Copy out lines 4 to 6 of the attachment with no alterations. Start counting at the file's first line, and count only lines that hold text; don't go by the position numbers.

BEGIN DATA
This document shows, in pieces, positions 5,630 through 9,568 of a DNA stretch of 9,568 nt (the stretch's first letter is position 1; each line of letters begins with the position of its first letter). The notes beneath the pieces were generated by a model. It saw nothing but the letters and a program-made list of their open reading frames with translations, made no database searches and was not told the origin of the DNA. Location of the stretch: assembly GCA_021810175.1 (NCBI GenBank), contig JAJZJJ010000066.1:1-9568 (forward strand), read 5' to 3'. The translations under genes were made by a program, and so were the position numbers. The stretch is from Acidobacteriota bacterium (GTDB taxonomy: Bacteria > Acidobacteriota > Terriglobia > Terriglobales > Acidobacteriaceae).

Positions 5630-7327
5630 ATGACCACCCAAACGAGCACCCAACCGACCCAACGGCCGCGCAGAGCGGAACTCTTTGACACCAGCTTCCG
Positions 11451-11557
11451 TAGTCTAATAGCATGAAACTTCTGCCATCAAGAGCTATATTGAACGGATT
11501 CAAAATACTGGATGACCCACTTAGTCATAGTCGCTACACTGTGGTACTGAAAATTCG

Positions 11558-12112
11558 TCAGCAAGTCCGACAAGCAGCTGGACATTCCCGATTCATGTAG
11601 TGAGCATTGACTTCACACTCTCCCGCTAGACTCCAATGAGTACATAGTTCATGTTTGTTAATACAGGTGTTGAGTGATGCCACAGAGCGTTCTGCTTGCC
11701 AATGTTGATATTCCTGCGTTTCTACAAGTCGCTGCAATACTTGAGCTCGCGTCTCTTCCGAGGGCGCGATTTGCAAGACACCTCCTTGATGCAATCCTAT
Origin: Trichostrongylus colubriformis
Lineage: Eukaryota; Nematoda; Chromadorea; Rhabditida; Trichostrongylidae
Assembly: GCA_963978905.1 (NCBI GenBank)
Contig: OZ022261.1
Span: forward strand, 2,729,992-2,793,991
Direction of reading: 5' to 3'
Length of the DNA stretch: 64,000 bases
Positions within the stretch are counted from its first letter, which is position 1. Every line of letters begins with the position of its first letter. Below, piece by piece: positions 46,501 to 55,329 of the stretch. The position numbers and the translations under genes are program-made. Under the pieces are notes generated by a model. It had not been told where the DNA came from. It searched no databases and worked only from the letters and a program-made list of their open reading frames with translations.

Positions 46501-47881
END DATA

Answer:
Positions 11451-11557
11451 TAGTCTAATAGCATGAAACTTCTGCCATCAAGAGCTATATTGAACGGATT
11501 CAAAATACTGGATGACCCACTTAGTCATAGTCGCTACACTGTGGTACTGAAAATTCG